Mercedes are blaming a software glitch for botching up Lewis Hamilton’s lead during the Australian Grand Prix and handing a most unexpected victory to Ferrari whose Sebastian Vettel capitalised on the mistake to take home the big trophy from the season’s first race.
Hamilton followed up his supreme pole-winning lap a day earlier with a strong start and run down to Turn 1, asserted himself in the lead and then powered away increasing the gap steadily to around three seconds when the virtual safety car was deployed.
At that point, the race had been in the bag but Ferrari got the maths spot on and reacted fast, by the time the dust had settled he had catapulted the silver number 44 to take the lead, where he remained until the end of the race.
As reality dawned, Hamilton’s exchanges with his engineer were peppered with frustration:
- “What just happened guys?” says Hamilton
- “Why didn’t you tell me Vettel was in the pits?”
- “Did I do anything wrong? Should I have gone faster?”
Then later when pursuing Vettel at race speed his patience wore out while waiting for word to attack the Ferrari:
- “Can I push yet?”
- “Let me know what you want.
- “I’m going for it!”
Mercedes (as well as the billions watching live and on TV) were left scratching their heads, but the confusion was shortlived as the culprit was rapidly found according to Toto Wolff, “Lewis did nothing wrong. It was down to a software bug or an algorithm that was simply wrong.”
The team chief referring to software that the F1 world champion team has been using with good effect for the past four seasons, but this time out in the heat of the race, glitched out at a very inopportune moment for the team and in the end cost them victory.
Wolff elaborated, “We were trying to build enough of a gap to [Kimi] Raikkonen to avoid the undercut and we were trying to have enough gap to the Haas to have the Safety Car gap.”
“Everything was under control. We took a bit of a risk of putting Lewis on a soft [tyre] to go to the end, but it was the only choice to avoid Kimi jumping us. The pace was good.”
“Then we calculated the VSC gap which was needed [if one was activated]. Our computer said 15 seconds was the necessary time in order to jump us.”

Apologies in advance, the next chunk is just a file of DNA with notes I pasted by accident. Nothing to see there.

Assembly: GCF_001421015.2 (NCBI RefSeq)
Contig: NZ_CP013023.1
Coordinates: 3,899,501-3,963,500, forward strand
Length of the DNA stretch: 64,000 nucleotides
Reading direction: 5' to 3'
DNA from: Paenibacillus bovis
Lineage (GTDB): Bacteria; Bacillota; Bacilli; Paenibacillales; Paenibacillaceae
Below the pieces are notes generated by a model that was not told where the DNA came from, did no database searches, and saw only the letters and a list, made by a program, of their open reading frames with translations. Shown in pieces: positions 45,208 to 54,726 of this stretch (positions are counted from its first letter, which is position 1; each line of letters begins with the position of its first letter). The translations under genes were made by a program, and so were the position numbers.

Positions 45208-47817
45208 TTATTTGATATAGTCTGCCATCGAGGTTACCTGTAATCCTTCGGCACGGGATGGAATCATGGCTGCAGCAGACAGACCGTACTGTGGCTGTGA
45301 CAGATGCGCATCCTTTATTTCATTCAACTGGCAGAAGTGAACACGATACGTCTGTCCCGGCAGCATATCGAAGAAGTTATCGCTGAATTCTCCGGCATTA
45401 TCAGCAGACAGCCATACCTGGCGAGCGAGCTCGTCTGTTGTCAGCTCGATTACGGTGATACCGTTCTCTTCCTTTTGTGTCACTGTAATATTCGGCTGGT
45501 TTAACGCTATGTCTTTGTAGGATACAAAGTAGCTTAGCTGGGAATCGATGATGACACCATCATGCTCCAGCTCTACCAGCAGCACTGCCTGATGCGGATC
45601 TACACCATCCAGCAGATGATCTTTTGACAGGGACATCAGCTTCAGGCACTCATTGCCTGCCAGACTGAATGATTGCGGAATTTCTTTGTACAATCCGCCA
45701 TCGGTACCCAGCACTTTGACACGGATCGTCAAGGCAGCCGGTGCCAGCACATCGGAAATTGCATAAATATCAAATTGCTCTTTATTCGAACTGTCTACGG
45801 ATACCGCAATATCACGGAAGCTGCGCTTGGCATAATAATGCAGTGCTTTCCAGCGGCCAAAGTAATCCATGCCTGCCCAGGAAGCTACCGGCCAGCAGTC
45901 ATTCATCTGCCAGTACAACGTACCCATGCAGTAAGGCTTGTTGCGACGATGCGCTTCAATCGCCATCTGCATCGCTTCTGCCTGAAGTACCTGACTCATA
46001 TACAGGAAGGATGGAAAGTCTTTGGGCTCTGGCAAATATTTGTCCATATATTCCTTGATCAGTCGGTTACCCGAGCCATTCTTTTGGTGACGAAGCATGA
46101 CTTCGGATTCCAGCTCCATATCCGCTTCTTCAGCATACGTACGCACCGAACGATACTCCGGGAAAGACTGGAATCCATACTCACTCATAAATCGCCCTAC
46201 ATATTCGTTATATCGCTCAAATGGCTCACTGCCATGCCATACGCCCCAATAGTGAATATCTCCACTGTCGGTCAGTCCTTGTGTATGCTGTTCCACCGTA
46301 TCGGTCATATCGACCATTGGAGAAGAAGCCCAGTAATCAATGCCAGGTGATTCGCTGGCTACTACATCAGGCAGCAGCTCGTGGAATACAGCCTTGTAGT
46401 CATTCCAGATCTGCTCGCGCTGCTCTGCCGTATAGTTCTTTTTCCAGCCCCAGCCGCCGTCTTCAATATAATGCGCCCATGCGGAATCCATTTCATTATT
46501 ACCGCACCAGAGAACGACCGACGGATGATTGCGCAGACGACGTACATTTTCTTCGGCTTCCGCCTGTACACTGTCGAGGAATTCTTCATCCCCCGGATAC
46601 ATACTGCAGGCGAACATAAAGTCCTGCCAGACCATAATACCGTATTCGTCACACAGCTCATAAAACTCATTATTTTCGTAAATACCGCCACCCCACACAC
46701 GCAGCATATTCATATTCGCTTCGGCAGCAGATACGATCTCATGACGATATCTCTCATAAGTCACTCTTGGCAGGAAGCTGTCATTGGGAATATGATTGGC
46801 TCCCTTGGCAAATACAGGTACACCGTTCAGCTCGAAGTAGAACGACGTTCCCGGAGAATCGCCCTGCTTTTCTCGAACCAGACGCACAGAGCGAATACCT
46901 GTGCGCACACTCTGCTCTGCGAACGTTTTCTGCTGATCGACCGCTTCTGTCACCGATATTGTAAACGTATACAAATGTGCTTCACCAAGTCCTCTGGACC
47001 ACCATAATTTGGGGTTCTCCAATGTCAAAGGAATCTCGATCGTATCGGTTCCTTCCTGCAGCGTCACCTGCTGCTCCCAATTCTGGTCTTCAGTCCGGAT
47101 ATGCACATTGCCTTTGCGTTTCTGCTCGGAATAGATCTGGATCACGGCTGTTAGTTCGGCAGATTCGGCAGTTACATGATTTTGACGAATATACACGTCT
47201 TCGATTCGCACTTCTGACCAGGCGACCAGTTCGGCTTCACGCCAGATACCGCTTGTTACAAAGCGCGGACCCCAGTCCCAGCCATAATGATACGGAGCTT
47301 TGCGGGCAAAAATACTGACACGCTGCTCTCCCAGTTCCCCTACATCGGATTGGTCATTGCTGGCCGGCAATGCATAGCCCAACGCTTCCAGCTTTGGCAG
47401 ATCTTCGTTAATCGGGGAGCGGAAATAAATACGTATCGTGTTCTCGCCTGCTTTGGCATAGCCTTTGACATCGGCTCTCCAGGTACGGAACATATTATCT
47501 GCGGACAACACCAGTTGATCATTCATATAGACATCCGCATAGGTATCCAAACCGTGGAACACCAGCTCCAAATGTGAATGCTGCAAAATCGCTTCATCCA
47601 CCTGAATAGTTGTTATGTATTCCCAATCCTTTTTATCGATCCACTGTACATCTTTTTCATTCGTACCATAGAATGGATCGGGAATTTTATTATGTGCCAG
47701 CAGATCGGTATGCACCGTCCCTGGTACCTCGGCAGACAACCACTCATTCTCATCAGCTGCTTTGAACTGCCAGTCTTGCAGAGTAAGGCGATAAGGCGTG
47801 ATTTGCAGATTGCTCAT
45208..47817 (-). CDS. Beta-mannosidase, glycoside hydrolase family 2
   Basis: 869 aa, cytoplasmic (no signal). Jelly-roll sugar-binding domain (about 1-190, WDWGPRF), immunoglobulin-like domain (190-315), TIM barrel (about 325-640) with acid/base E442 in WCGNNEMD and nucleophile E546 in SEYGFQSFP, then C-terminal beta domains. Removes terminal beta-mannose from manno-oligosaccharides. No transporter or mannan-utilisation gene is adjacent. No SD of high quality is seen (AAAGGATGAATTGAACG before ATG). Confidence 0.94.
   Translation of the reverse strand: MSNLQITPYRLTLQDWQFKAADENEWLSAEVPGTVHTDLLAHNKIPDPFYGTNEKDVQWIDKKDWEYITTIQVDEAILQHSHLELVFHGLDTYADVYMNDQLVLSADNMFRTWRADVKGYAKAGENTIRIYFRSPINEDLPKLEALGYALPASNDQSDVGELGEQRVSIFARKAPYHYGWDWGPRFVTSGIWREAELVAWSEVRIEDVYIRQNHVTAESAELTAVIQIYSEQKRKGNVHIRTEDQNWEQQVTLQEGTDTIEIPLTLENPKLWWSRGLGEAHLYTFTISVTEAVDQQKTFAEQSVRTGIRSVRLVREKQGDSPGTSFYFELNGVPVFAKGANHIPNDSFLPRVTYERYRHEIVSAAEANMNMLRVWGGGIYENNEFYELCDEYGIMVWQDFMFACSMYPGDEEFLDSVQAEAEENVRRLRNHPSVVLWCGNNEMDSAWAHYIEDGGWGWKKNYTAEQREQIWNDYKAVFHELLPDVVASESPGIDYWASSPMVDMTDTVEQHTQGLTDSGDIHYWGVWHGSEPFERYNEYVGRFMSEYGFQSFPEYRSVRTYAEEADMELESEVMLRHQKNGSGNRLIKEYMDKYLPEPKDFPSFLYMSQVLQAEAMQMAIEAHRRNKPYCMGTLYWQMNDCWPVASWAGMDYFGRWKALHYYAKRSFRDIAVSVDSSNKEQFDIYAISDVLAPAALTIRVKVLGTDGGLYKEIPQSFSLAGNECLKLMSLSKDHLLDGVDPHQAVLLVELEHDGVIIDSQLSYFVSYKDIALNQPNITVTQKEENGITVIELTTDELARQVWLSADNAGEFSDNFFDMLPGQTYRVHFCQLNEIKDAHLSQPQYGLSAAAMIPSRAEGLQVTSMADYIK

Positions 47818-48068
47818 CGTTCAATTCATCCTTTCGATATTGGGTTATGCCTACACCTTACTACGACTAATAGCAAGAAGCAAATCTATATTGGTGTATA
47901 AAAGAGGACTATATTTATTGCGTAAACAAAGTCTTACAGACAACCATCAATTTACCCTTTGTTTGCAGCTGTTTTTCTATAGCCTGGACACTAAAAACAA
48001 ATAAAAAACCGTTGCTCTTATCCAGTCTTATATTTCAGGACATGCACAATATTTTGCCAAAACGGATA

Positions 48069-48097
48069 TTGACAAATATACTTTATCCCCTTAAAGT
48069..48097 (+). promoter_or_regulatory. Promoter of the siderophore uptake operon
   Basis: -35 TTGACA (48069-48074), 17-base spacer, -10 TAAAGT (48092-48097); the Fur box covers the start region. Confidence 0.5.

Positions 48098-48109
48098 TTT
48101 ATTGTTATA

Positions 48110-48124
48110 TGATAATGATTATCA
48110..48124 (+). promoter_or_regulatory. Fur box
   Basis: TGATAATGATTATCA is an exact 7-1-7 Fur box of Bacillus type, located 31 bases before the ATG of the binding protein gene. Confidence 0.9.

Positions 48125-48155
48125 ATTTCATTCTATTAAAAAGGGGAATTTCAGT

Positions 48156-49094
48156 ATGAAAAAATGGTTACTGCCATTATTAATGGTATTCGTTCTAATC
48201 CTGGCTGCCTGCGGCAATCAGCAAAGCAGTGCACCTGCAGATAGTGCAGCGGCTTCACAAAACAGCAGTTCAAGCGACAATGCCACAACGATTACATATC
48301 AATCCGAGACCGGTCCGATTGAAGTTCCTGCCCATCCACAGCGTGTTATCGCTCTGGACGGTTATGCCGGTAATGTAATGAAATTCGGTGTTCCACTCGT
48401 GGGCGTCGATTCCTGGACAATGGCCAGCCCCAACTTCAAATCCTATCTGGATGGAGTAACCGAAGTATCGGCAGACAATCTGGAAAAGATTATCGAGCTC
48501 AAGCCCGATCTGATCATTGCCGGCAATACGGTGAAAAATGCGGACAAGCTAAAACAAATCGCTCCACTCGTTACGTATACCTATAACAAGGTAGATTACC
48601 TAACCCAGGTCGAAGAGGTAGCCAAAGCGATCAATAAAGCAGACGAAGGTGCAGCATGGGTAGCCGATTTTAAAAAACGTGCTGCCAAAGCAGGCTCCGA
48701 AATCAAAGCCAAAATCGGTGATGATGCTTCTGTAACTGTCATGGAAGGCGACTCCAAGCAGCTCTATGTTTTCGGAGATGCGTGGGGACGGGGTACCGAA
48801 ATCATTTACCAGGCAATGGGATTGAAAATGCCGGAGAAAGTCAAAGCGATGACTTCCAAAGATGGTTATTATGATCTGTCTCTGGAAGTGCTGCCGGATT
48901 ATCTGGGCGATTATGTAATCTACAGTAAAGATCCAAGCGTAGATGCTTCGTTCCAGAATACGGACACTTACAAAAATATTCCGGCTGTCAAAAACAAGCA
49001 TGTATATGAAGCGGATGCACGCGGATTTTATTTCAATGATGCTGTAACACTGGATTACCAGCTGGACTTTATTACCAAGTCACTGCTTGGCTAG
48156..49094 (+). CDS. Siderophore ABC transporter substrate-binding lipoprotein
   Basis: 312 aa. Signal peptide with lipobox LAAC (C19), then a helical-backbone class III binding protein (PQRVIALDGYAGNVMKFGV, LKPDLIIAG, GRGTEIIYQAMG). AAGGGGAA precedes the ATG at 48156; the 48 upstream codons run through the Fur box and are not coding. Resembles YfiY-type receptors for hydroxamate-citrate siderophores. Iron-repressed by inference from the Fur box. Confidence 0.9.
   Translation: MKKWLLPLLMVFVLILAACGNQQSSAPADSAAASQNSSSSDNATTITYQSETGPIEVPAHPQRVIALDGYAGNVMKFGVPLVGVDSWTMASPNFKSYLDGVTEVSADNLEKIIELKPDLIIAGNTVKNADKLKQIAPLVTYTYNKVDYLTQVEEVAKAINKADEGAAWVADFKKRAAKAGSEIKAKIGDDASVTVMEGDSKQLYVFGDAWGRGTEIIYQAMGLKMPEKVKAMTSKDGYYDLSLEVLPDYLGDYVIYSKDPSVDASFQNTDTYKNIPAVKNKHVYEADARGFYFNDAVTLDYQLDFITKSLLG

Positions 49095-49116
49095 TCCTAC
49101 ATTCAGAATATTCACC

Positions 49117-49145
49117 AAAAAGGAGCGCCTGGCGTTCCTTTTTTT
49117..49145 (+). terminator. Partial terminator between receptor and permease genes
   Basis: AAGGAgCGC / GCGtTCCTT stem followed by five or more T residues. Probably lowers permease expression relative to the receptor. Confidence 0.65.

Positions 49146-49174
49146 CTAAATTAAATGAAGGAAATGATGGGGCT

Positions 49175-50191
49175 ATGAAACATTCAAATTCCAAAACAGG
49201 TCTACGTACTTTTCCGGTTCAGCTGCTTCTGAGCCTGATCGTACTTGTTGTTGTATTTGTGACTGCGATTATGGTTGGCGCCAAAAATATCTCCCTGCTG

“The drivers oscillate within one second in the delta. Then suddenly the cameras showed us the pit exit. Sebastian came out in front of us. The software or system we have been using for five years just gave us the wrong number.”
“Lewis knew that he needed to make it to the end on the tyres and drove to the target and without that [glitch] we probably would have had the gap. The only thing we could have done was try to push more after his pit stop and try to create a bigger gap.”
“But knowing that the tyre needed to go another 40 laps or so it was very important not to stretch that too much and he was going quicker than Sebastian anyway. So the gap grew.”
“And we knew that the gap was good enough that even under VSC we would still maintain the lead. If we knew it would have been three or four seconds more we would have pushed a bit more with the tyres with the risk at the end of the race – but we would have done it.”
Wolff refused to blame the VSC and live safety car system for the blunder, “I think, like always in motor racing, with the VSC or normal Safety Car, sometimes you are lucky and sometimes it bites you. Today we were bitten. It’s very hard to take because we had the pace and for whatever reason – we need to find out – we lost the win.”
“You know it’s these moments that make you stronger,” he added philosophically. “We got punched in the face today and we got punched in the face yesterday [with Valtteri Bottas’s crash], against everyone saying that we would run away easily with 20 victories or whatever. I always said that wouldn’t be the case – it is very close at the top and I guess that’s the message that everyone will want to hear,” concluded Wolff.
It was Vettel’s fourth triumph at Albert Park in five years that Hamilton has been unable to convert pole position at the venue on Saturday to victory on Sunday.